Back Country Horsemen from coast to coast volunteer their time and resources protecting our right to ride horses on public land, so our children and our grandchildren can travel the landscape as our ancestors did, on the backs of horses. BCHA members regularly share their knowledge and skills with youth, so they can enjoy the horses and the countryside safely and responsibly.

The Mid-Valley Unit of Back Country Horsemen of California holds youth camps to teach packing and responsible recreation to kids aged 9-17, as well as trail skills exercise days, where young members practice packing and camping. Mid-Valley BCH also provides training and support to the Modesto Junior College Mule Packing Team, who won the 2015 Interscholastic World Champion Packing Competition.

Dare to Dream

The MJC Mule Packing Team started in 2014, as a dream in the mind of Anna Baglione, a Mid-Valley Back Country Horsemen member and Modesto Junior College student. She approached her BCH unit’s board of directors with an idea that would give them an effective way to educate youth about packing, Leave No Trace principles, and gentle ways to enjoy our wild lands while also encouraging youth membership and participation. The board readily agreed. Anna invited three fellow students to join her, and the Modesto Junior College Mule Packing Team was born.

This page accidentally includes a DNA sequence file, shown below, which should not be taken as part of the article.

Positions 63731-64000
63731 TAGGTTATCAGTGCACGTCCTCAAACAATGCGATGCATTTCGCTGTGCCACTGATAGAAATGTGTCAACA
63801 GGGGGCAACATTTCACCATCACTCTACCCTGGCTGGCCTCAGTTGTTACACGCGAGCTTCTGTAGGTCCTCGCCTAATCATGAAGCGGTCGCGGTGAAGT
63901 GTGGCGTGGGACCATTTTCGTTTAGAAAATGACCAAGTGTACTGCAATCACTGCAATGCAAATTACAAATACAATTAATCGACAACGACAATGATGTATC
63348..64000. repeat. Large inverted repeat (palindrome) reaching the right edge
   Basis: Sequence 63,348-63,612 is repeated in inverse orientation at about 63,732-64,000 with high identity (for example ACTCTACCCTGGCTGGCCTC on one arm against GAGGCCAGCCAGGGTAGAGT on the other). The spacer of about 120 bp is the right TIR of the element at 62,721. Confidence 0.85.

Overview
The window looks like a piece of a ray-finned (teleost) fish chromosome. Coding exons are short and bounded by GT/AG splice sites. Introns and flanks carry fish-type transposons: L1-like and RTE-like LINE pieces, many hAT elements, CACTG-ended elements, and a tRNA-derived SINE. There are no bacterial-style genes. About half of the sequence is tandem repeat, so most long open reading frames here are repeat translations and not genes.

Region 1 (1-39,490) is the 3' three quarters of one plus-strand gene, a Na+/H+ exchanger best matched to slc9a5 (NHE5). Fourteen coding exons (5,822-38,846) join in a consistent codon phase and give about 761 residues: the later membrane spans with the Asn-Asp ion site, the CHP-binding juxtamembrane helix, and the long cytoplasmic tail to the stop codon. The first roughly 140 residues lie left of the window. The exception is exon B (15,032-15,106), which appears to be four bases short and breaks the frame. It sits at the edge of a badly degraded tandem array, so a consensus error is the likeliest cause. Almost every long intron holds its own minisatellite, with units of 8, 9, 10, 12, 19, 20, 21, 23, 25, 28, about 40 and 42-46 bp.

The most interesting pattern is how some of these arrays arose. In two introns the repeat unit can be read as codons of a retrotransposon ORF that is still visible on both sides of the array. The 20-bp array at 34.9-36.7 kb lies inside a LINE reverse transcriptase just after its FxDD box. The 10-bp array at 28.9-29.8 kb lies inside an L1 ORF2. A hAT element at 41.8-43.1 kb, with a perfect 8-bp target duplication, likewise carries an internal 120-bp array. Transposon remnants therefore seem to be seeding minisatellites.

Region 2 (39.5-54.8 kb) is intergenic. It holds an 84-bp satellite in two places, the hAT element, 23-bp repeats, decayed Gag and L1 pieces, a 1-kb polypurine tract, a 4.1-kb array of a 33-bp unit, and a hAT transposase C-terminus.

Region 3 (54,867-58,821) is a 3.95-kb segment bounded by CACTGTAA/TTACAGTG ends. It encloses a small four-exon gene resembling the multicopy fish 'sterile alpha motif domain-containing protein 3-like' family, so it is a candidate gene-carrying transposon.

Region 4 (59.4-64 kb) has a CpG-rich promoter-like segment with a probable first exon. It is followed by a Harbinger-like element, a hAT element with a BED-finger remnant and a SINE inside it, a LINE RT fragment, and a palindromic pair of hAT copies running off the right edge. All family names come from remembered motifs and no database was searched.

Invaluable Instruction and Support

Mid-Valley BCH President Carl Perry, and Dave Moser, Stanislaus Wilderness Volunteer Committee Chairman, took the reins. They volunteered their time, stock, and equipment to instruct team members, some of whom had never even heard of mule packing.

Mid-Valley BCH members Debra Mason and Michael King also invested in the team. Debra made leather chaps for all four students and Michael supplied team jackets with the BCH logo, outfits that made the team look sharp and organized.

The Team to Beat

The hard work of the BCH coaches and MJC team members paid off. They beat six other teams and placed first in all four of their interscholastic events – scramble, pack relay, pack ’n load, and even an entertaining comedy load – resulting in the first all-girls team to win the Interscholastic World Champion Packing Competition.

In 2014, their first year competing, they bested 10 other scholastic teams to place first in the packing contest, and beat eight other teams to place third in the scramble and in the comedy class.

More Than a Championship

Adventures like this have far-reaching benefits for everyone involved. The students gain useful skills, discipline, and confidence, along with friendships and cherished memories. They learn the vital importance of treating animals and the land with care and respect.

They’ve also become more involved in their communities. Anna returns to work every summer at Rock Creek Pack Station, and another team member now serves on the Mid-Valley Back Country Horsemen board of directors.

The members of the MJC Mule Packing Team were driven and motivated from the start, but they credit the guidance and support of the Mid-Valley Back Country Horsemen for helping them achieve their goal.

About Back Country Horsemen of America

BCHA is a non-profit corporation made up of state organizations, affiliates, and at-large members. Their efforts have brought about positive changes regarding the use of horses and stock in wilderness and public lands.